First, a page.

$\Rightarrow \dfrac{\sin \theta }{\cos \theta }\times \dfrac{\sin \theta }{\sin \theta -\cos \theta }+\dfrac{\cos \theta }{\sin \theta }\times \dfrac{\cos \theta }{\cos \theta -\sin \theta }$

$\Rightarrow \dfrac{{{\sin }^{2}}\theta }{\cos \theta (\sin \theta -\cos \theta )}-\dfrac{{{\cos }^{2}}\theta }{\sin \theta (\sin \theta -\cos \theta )}$

$\Rightarrow \dfrac{{{\sin }^{3}}\theta -{{\cos }^{3}}\theta }{\sin \theta \cos \theta (\sin \theta -\cos \theta )}$

$\Rightarrow \dfrac{1+\sin \theta \cos \theta }{\sin \theta \cos \theta }$

$\Rightarrow \dfrac{1}{\sin \theta \cos \theta }+1$

$\Rightarrow 1+\dfrac{1}{\sin \theta \cos \theta }\Rightarrow 1+\sec \theta \cos ec\theta$ = R.H.S

$\therefore \dfrac{\tan \theta }{1-\cot \theta }+\dfrac{\cot \theta }{1-\tan \theta }=1+\sec \theta \operatorname{cosec}\theta$

Hence proved.

(iv) $\dfrac{1+\sec A}{\sec A}=\dfrac{{{\sin }^{2}}A}{1-\cos A}$

Ans:

Given: $\dfrac{1+\sec A}{\sec A}=\dfrac{{{\sin }^{2}}A}{1-\cos A}$

Then, let us take L.H.S

$\dfrac{1+\sec A}{\sec A}=\dfrac{1+\dfrac{1}{\cos A}}{\dfrac{1}{\cos A}}$

$\Rightarrow \dfrac{\cos A+1}{\cos A}\times \dfrac{\cos A}{1}\Rightarrow 1+\cos A$

$\Rightarrow 1+\cos A\times \dfrac{1-\cos A}{1-\cos A}\Rightarrow \dfrac{1-{{\cos }^{2}}A}{1-\cos A}$

$\Rightarrow \dfrac{{{\sin }^{2}}A}{1-\cos A}=\text{R}\text{.H}\text{.S}$

$\therefore \dfrac{1+\sec A}{\sec A}=\dfrac{{{\sin }^{2}}A}{1-\cos A}$

Hence proved.

(v) $\dfrac{\cos A-\sin A+1}{\cos A+\sin A-1}=\cos ecA+\cot A$, using the identity $\cos e{{c}^{2}}A=1+{{\cot }^{2}}A$

Ans:

Given: $\dfrac{\cos A-\sin A+1}{\cos A+\sin A-1}=\cos ecA+\cot A$

We know that, $\cos e{{c}^{2}}A=1+{{\cot }^{2}}A$

Then, let us take L.H.S

$\dfrac{\cos A-\sin A+1}{\cos A+\sin A-1}$

Dividing all terms by $\sin A$

$\Rightarrow \dfrac{\cot A-1+\cos ecA}{\cot A+1-\cos ecA}$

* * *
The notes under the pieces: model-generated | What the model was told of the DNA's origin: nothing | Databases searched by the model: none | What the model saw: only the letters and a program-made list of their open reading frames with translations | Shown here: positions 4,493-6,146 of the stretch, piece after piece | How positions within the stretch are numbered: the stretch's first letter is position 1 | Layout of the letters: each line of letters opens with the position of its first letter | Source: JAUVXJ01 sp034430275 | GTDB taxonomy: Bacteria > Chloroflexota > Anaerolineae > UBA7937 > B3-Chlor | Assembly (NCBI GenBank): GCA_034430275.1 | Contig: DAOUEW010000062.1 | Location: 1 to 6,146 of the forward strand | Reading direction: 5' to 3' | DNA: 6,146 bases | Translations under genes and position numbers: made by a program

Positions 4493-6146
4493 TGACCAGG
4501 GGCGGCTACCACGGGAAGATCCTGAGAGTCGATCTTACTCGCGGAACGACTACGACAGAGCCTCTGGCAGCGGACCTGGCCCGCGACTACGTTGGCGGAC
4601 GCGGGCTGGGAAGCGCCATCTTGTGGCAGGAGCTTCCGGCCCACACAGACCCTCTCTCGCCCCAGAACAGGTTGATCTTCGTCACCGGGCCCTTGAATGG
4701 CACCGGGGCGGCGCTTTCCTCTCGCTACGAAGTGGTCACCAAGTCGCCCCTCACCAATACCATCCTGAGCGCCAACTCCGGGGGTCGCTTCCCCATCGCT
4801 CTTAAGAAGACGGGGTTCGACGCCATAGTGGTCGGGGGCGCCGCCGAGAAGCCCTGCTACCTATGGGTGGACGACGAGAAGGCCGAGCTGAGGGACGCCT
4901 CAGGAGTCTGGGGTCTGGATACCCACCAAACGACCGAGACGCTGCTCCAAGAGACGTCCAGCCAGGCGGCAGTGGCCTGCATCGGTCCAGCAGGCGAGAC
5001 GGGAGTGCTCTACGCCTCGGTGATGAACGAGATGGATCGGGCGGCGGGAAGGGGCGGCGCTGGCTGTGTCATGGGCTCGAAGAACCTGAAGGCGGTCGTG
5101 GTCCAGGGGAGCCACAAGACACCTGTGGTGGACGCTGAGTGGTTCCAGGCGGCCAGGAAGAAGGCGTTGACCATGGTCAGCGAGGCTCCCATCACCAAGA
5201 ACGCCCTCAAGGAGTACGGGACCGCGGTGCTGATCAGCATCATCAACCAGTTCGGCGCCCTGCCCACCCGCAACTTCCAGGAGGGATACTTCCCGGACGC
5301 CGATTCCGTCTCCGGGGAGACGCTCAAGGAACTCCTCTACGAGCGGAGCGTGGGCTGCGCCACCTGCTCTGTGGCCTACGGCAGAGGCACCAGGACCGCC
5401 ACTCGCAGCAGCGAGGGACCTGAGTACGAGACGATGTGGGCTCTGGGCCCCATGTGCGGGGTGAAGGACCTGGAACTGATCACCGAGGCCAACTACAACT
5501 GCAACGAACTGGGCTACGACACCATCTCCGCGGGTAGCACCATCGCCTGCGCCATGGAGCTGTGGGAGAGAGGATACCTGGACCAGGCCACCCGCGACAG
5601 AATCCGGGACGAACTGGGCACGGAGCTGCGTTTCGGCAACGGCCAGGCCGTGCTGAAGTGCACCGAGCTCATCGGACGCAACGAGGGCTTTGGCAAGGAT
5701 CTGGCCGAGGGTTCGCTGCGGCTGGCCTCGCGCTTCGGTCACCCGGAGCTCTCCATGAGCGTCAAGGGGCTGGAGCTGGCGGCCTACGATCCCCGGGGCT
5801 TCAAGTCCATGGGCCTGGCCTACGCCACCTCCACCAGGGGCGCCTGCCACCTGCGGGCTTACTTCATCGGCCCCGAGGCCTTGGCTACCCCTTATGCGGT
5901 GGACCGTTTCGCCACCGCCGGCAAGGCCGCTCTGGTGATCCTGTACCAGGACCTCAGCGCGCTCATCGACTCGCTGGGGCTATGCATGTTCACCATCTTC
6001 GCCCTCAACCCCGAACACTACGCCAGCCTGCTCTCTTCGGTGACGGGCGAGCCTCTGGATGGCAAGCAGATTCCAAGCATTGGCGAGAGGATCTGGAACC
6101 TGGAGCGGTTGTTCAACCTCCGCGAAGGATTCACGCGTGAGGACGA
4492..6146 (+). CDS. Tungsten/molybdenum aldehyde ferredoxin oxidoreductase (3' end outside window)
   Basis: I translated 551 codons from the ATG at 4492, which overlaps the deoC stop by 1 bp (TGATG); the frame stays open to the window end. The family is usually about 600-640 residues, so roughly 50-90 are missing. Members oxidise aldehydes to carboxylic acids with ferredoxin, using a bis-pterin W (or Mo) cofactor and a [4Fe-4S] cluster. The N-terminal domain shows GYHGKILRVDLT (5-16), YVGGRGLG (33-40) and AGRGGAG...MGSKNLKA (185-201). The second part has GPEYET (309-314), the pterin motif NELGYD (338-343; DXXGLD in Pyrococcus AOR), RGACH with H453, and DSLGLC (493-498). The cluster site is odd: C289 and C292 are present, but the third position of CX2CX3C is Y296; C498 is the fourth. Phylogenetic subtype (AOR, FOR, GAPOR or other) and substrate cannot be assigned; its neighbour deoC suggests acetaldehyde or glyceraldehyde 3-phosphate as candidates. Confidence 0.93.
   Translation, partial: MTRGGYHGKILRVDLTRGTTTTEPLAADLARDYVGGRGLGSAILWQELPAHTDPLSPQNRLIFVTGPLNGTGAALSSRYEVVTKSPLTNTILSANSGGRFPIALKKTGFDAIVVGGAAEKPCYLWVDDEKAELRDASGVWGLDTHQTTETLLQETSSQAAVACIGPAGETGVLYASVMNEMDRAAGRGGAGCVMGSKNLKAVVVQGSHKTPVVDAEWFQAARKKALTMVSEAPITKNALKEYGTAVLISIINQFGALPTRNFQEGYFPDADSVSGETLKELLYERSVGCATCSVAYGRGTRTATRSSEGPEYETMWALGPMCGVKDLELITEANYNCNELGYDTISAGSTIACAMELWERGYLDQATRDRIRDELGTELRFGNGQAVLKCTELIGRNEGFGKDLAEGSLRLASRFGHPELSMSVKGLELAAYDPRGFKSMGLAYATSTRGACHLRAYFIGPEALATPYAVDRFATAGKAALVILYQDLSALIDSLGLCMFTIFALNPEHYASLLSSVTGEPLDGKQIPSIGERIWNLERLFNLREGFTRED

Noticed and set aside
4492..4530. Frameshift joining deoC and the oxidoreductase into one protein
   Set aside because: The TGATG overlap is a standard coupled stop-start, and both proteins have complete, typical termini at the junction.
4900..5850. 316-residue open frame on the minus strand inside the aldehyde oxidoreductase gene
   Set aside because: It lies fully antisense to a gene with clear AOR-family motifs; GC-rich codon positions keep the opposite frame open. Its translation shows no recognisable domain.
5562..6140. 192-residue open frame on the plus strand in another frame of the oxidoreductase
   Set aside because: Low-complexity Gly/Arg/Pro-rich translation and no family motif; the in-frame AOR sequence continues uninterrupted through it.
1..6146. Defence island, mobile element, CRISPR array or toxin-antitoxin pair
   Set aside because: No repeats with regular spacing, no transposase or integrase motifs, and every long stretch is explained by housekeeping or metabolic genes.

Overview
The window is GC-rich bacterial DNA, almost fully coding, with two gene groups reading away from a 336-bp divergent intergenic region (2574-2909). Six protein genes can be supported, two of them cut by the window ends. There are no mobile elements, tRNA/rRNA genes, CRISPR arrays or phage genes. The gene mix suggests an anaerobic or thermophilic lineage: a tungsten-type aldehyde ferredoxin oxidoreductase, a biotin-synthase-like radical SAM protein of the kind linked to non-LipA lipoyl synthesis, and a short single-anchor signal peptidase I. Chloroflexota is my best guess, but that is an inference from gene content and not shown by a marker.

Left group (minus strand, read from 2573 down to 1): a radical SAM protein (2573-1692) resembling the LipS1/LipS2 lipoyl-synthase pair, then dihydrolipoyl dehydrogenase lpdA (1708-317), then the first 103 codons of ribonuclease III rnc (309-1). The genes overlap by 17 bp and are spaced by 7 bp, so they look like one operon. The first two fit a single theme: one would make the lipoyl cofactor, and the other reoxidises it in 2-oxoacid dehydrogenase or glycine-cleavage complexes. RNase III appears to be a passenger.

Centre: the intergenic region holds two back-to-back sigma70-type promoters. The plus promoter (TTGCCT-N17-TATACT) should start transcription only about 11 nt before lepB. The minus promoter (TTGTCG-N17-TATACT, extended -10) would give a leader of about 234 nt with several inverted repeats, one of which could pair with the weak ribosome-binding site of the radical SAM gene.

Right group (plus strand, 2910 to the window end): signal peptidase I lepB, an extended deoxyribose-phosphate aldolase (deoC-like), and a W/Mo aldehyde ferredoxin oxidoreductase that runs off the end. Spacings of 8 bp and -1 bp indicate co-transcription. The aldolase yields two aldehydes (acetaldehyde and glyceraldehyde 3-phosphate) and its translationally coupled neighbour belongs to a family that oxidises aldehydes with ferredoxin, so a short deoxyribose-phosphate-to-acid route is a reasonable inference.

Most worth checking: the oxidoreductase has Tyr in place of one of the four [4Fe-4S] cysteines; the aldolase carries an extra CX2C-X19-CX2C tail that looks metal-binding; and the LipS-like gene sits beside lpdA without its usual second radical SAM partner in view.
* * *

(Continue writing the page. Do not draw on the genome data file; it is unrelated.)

$\Rightarrow \dfrac{\cot A+\cos ecA-1}{\cot A-\cos ecA+1}$

$\Rightarrow \dfrac{(\cot A+\cos ecA)-(\cos e{{c}^{2}}A-{{\cot }^{2}}A)}{(1+\cot A-\cos ecA)}$

$\Rightarrow \dfrac{(\cot A+\cos ecA)+({{\cot }^{2}}A-\cos e{{c}^{2}}A)}{(1+\cot A-\cos ecA)}$

$\Rightarrow \dfrac{(\cot A+\cos ecA)(1+\cot A-\cos ecA)}{(1+\cot A-\cos ecA)}$

$\Rightarrow \cot A+\cos ecA=\text{R}\text{.H}\text{.S}$

$\therefore \dfrac{\cos A-\sin A+1}{\cos A+\sin A-1}=\cos ecA+\cot A$

Hence proved.

(vi) $\sqrt{\dfrac{1+\sin A}{1-\sin A}}=\sec A+\tan A$

Ans:

Given: $\sqrt{\dfrac{1+\sin A}{1-\sin A}}=\sec A+\tan A$

We know that, $1-{{\sin }^{2}}\theta ={{\cos }^{2}}\theta$ and $(a+b)(a-b)={{a}^{2}}-{{b}^{2}}$

Then, let us take L.H.S

$\sqrt{\dfrac{1+\sin A}{1-\sin A}}$

Let us take conjugate of the term. Then,

$\Rightarrow \sqrt{\dfrac{1+\sin A}{1-\sin A}}\times \sqrt{\dfrac{1+\sin A}{1+\sin A}}$

$\Rightarrow \sqrt{\dfrac{{{(1+\sin A)}^{2}}}{1-{{\sin }^{2}}A}}$

$\Rightarrow \sqrt{\dfrac{{{\left( 1+\sin A \right)}^{2}}}{{{\operatorname{Cos}}^{2}}A}}$

$\Rightarrow \dfrac{1+\sin A}{\cos A}\Rightarrow \dfrac{1}{\cos A}+\dfrac{\sin A}{\cos A}$

$\Rightarrow \sec A+\tan A=\text{R}\text{.H}\text{.S}$

$\therefore \sqrt{\dfrac{1+\sin A}{1-\sin A}}=\sec A+\tan A$

Hence proved.

(vii) $\dfrac{\sin \theta -2{{\sin }^{3}}\theta }{2{{\cos }^{3}}\theta -\cos \theta }=\tan \theta$

Ans:

Given: $\dfrac{\sin \theta -2{{\sin }^{3}}\theta }{2{{\cos }^{3}}\theta -\cos \theta }=\tan \theta$

We know that, $1-{{\sin }^{2}}\theta ={{\cos }^{2}}\theta$

Then, let us take L.H.S

$\dfrac{\sin \theta -2{{\sin }^{3}}\theta }{2{{\cos }^{3}}\theta -\cos \theta }=\dfrac{\sin \theta (1-2{{\sin }^{2}}\theta )}{\cos \theta (2{{\cos }^{2}}\theta -1)}$

$\Rightarrow \dfrac{\sin \theta (1-2{{\sin }^{2}}\theta )}{\cos \theta \left[ 2(1-{{\sin }^{2}}\theta )-1 \right]}$

$\Rightarrow \dfrac{\sin \theta (1-2{{\sin }^{2}}\theta )}{\cos \theta (2-2{{\sin }^{2}}\theta -1)}$

$\Rightarrow \dfrac{\sin \theta (1-2{{\operatorname{Sin}}^{2}}\theta )}{\cos \theta (1-2{{\operatorname{Sin}}^{2}}\theta )}$

$\Rightarrow \dfrac{\sin \theta }{\cos \theta }=\tan \theta =\text{R}\text{.H}\text{.S}$

$\therefore \dfrac{\sin \theta -2{{\sin }^{3}}\theta }{2{{\cos }^{3}}\theta -\cos \theta }=\tan \theta$

Hence proved.

(viii) ${{(\sin A+\cos ecA)}^{2}}+{{(\cos A+\sec A)}^{2}}=7+{{\tan }^{2}}A+{{\cot }^{2}}A$

Ans:

Given: ${{(\sin A+\cos ecA)}^{2}}+{{(\cos A+\sec A)}^{2}}=7+{{\tan }^{2}}A+{{\cot }^{2}}A$

We know that, $\cos e{{c}^{2}}\theta =1+{{\cot }^{2}}\theta$ and ${{\sec }^{2}}\theta =1+{{\tan }^{2}}\theta$

Then, let us take L.H.S

${{(\sin A+\cos ecA)}^{2}}+{{(\cos A+\sec A)}^{2}}={{\left( \sin A+\dfrac{1}{\sin A} \right)}^{2}}+{{\left( \cos A+\dfrac{1}{\cos A} \right)}^{2}}$

$={{\sin }^{2}}A+\dfrac{1}{{{\sin }^{2}}A}+2\sin A.\dfrac{1}{\sin A}+{{\cos }^{2}}A+\dfrac{1}{{{\cos }^{2}}A}+2\cos A.\dfrac{1}{\cos A}$

$=2+2+{{\sin }^{2}}A+{{\cos }^{2}}A+\dfrac{1}{{{\sin }^{2}}A}+\dfrac{1}{{{\cos }^{2}}A}$